We have also made important assumptions about what constitutes a “tax.” The definition may seem obvious, but it’s not. Many wartime practices, especially conscription, might reasonably be treated as a form of taxation. What difference is there, one might ask, between forcing citizens to fight in war and requiring the payment of taxes to finance a voluntary army? Similar questions arise with regard to the commandeering of industry and other wartime regulations of the economy. While not taxes in the common sense of the term, these devices still represent a means by which governments marshal economic resources. But tempting as it may be to include in our discussion every coercive device for enlisting scarce resources, we want to keep our analysis within certain manageable limits. Our principal focus is on explicit taxes—or, more precisely, on wartime amendments to the nation’s internal revenue laws.



Even with the more restricted focus, however, complications abound. Consider the question of whether the United States has ever “cut taxes” during a war. What if lawmakers cut taxes for some people while raising them for others? What if one type of tax goes up while another goes down? And what if taxes are increased during a time of war, but spending hikes outstrip the new flow of revenue, leading to higher budget deficits? These situations might be classed as tax cuts, after a fashion, but they might also be cast as tax increases. It depends on who is talking. We offer no single definition or methodological answer to the question of what constitutes a tax cut. Rather, we have focused on the complexities and historically rooted meanings of such “fiscal language.” We have, in other words, let our subjects define the terms. If political leaders in a particular era called something a tax cut, then so do we. If they called it a tax hike, then we follow suit. And if they argued about what to call it, then we examine the argument. Indeed, such arguments lie near the heart of our fiscal tradition, illuminating the meaning and contours of home front sacrifice.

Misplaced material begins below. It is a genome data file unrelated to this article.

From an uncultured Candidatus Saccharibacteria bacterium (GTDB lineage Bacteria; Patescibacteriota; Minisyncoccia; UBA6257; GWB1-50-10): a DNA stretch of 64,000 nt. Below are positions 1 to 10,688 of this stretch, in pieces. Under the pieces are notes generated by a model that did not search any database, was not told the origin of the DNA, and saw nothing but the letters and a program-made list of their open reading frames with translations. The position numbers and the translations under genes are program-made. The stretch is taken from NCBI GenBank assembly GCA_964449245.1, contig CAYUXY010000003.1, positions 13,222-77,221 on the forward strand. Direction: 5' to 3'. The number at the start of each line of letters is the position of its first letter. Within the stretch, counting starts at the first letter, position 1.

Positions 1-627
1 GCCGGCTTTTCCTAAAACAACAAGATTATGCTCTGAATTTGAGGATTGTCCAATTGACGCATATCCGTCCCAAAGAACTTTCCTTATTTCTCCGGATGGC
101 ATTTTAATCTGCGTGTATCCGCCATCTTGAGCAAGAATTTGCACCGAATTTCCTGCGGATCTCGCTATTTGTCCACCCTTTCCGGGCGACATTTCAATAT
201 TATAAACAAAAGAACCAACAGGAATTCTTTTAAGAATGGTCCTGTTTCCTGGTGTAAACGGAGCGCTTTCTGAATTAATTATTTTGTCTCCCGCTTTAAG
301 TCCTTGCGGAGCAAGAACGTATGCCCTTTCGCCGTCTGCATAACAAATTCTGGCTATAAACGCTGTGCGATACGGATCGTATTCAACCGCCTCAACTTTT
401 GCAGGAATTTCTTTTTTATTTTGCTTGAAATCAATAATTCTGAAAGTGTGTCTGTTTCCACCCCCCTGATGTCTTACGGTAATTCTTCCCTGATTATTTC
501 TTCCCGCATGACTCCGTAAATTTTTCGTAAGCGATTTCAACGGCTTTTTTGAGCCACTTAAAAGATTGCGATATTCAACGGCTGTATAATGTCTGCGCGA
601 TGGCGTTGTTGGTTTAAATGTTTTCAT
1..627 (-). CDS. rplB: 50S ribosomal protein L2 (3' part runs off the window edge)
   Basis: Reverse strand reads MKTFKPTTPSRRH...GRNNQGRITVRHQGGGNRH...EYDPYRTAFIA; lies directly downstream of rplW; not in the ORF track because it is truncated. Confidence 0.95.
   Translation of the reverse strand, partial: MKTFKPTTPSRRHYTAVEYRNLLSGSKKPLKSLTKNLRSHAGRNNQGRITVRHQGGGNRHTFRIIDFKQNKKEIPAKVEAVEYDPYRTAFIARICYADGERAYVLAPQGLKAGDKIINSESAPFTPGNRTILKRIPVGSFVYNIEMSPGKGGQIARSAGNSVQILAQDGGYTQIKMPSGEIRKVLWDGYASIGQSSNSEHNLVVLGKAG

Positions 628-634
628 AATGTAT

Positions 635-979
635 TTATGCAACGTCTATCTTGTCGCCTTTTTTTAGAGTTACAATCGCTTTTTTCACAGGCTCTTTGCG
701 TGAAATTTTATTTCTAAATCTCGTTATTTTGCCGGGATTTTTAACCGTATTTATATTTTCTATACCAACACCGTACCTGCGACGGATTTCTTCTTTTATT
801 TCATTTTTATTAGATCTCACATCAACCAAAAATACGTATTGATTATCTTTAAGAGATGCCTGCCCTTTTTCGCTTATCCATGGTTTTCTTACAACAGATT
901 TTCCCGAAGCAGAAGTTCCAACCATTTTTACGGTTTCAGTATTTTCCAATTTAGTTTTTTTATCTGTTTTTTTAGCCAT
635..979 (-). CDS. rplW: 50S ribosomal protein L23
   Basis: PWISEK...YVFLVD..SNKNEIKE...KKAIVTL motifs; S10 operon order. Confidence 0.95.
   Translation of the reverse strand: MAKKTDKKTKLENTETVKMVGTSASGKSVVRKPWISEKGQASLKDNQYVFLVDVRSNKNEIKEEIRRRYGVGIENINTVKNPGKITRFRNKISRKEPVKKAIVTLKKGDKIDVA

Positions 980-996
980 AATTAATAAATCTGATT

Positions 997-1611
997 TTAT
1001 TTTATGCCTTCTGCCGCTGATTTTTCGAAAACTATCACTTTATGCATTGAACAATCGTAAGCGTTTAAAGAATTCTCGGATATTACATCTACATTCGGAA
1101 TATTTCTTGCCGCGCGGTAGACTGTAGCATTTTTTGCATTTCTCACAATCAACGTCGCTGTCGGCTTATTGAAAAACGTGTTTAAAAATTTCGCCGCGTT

Finally, while all fiscal language is subject to interpretation, “sacrifice” is perhaps the most malleable and important term for wartime tax debates. Politicians have never agreed on what it means to sacrifice through the tax system. Consider modern debates over taxes to pay for the “war on terror.” While numerous commentators have criticized President Bush for failing to demand any sort of fiscal sacrifice, others—including Bush himself—have insisted that Americans have already sacrificed by paying “a lot in taxes.” Indeed, during one interview, the president responded to a question about “shared sacrifice” by noting that Americans “sacrifice peace of mind when they see the terrible images of violence on TV every night.” Although we use the term throughout the book, we have deliberately avoided assigning it any particular definition, choosing to let historical actors speak for themselves when invoking—or refusing to invoke—principles of shared sacrifice.

* * *

As we finish writing this book in early 2008, we cannot ignore its most obvious contemporary context: is the war in Iraq somehow different from all the wars—and taxes—that preceded it?



Despite the huge expense and the lingering nature of the conflict, Congress and the president have refused to ask the American public for fiscal sacrifice in the form of higher wartime taxes. Indeed, they have reduced the overall tax burden multiple times. We may simply still be in the early stages of the pattern exhibited in the Civil War and Vietnam, mired in the initial reluctance to call for public sacrifice. If so, then fiscal policies may change as we tally the war’s other forms of sacrifice—lost lives, de facto conscription in the form of extended tours of duty among the regular military and the National Guard, higher gas prices, or even new terrorist attacks.



Or maybe we, as a nation, have decided to shift the fiscal sacrifice to future generations. In past wars, borrowing has been justified as a device to spread the fiscal burden forward in time. Perhaps Americans have embraced this unsung element of our wartime fiscal tradition, expecting our children and grandchildren to foot a larger share of price we pay for security. If so, however, we will have also changed this tradition, not only asking future generations for more fiscal sacrifice, but explicitly reducing the fiscal burden on ourselves.

 

War and Taxes, by Steven A. Bank, Kirk J. Stark, Joseph J. Thorndike, is available from the Urban Institute Press (paper, 6" x 9", 224 pages, ISBN 978-0-87766-740-7, $26.50).